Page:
- Are there any oil leaks? Dirty filters?
- Are the spark plugs clean or new, and are the wires in good condition?
- Does the tractor still have its original blades or have they been replaced? Are they sharp?
- Are all the belts sound?
- Does the cutting mechanism lower and raise with ease?
- If there are mechanical items that need fixing, are they easy to do or could you do them yourself?
It’s worth checking to see if the machine is still under warranty or service contract, and if so, if it could be transferred to you.
Avoid machines that have been used commercially (too many different operators and too much wear and tear). Also stay away from residential tractors that have had multiple owners.
The late fall is the best time to look for used tractors. By then, everyone is done with their late-season lawn and leaf work, and prices are usually a bit lower.
What Types of Tractor Attachments Could You Use?
There are as many types of lawn and garden tractor attachments and accessories as there are tractor models on the market–maybe even more. You can find an attachment for nearly any garden or yard task these days. Check with your manufacturer about what attachments are compatible with your tractor and how to rear mount them using a sleeve hitch (sold separately with most models). There are even some attachments that can work on the front of your machine, such as rotary brooms and snow plows.
Here’s a list of some of the possible attachments and accessories you might want for your tractor.
|For lawn care||For agricultural work||For moving, lifting and hauling||For other chores||For the tractor itself|
|bagger/collector (various capacities)||tiller||front-end loader||snow plow||loading ramp|
|mulching kit||box scraper/grader||utility cart (with dump option)||snow blower||lift|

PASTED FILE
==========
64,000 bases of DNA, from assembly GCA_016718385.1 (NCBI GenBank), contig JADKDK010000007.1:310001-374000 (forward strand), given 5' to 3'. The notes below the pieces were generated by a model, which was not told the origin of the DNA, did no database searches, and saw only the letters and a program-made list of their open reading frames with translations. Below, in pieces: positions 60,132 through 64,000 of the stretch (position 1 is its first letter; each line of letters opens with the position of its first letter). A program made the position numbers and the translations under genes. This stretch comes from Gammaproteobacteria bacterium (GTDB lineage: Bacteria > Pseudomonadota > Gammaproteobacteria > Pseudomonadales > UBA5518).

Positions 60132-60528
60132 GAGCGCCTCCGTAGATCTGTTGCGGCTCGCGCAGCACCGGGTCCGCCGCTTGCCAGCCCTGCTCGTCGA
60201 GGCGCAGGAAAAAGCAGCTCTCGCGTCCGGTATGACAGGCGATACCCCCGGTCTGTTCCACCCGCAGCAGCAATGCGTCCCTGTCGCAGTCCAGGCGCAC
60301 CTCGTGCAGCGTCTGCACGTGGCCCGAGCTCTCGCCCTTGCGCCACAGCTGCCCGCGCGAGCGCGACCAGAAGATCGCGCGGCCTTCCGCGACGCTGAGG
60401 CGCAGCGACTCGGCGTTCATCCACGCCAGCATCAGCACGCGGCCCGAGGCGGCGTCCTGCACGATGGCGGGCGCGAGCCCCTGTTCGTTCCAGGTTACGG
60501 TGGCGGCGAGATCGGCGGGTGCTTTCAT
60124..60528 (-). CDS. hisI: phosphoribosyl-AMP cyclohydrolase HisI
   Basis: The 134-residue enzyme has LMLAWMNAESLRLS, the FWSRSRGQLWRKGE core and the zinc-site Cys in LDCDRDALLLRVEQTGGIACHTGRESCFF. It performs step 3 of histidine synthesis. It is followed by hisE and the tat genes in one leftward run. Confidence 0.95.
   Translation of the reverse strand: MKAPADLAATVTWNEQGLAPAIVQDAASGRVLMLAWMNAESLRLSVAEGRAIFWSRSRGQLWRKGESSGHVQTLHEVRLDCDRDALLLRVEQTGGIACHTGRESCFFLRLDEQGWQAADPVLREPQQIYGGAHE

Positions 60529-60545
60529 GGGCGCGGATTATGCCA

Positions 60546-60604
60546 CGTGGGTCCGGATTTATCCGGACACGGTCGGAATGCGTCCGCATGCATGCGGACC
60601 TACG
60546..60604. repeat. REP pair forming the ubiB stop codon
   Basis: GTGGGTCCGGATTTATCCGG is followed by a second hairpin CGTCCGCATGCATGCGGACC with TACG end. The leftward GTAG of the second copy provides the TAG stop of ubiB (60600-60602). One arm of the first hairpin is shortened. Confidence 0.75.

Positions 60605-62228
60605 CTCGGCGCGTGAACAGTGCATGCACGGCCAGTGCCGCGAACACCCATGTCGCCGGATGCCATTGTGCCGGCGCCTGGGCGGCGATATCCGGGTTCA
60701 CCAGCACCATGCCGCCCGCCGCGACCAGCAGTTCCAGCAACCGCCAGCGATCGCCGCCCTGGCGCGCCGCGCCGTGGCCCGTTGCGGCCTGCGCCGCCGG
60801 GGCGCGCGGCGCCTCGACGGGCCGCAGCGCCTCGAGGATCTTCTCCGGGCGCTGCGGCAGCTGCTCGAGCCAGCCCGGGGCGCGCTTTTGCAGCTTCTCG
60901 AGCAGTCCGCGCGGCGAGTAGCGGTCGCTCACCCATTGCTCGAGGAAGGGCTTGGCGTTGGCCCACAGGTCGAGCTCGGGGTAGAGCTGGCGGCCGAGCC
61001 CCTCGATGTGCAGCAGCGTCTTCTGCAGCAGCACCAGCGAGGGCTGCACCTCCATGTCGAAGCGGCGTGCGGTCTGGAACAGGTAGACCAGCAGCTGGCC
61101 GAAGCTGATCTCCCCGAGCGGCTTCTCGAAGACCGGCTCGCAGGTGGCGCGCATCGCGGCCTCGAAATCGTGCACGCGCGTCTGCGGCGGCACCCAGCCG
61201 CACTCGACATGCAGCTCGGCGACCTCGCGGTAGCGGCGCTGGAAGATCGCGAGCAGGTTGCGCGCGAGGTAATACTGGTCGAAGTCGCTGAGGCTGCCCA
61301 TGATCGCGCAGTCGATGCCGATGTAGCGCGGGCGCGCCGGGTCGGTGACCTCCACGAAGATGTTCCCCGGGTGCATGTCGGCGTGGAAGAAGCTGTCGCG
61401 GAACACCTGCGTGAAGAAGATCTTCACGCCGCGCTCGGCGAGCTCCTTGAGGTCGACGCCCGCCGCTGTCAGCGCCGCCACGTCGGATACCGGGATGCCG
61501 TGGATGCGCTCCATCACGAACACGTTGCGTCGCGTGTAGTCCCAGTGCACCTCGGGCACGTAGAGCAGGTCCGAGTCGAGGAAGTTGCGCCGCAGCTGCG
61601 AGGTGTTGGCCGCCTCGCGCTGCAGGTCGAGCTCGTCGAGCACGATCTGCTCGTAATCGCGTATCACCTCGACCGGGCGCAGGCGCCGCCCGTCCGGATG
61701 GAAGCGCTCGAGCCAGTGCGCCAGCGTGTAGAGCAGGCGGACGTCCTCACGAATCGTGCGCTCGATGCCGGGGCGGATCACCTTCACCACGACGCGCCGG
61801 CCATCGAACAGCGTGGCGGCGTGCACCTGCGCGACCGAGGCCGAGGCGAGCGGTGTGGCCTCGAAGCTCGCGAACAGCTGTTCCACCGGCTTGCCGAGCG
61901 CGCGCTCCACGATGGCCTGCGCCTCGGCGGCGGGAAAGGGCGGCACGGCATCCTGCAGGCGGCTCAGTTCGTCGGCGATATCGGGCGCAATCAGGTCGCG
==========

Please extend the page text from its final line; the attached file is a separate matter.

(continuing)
|lawn sweeper||rake||flat-bed trailer||rotary broom||brush guard|
|lawn spreader/broadcast spreader||plow||scoop||front bumper|
|aerator||disk harrow||dozer blade||seat cover|
|lawn roller||cultivator||shade/rain canopy/cab/enclosure|
|rear deflector (expels grass behind the tractor)||manure spreader||armrests|
|pull-behind mower (for extra width, trail cutting or heavy duty mowing)||manure vacuum||storage cover|
What Are the Best Garden Tractor and Lawn Tractor Brands?
Husqvarna was originally a producer of muskets for the Swedish army. Founded in 1689, they have long since diversified to produce a range of household, garden and construction equipment.
John Deere began in 1837 when the company’s namesake started producing small tools in Illinois. Inventing a self-cleaning steel plow was the start of John Deere’s evolution into larger agricultural equipment, and they are now known world-wide for their residential and commercial tractors.
Toro has made a name for itself producing lawn maintenance and snow removal equipment since 1914. Headquartered in Minnesota, Toro also now sells consumer and commercial irrigation products.
Craftsman is a name synonymous with Sears, and the company has garnered many accolades for producing top quality tools and garden equipment. Since 1927 Craftsman products have been equated with excellence and strong, consumer-oriented warranties.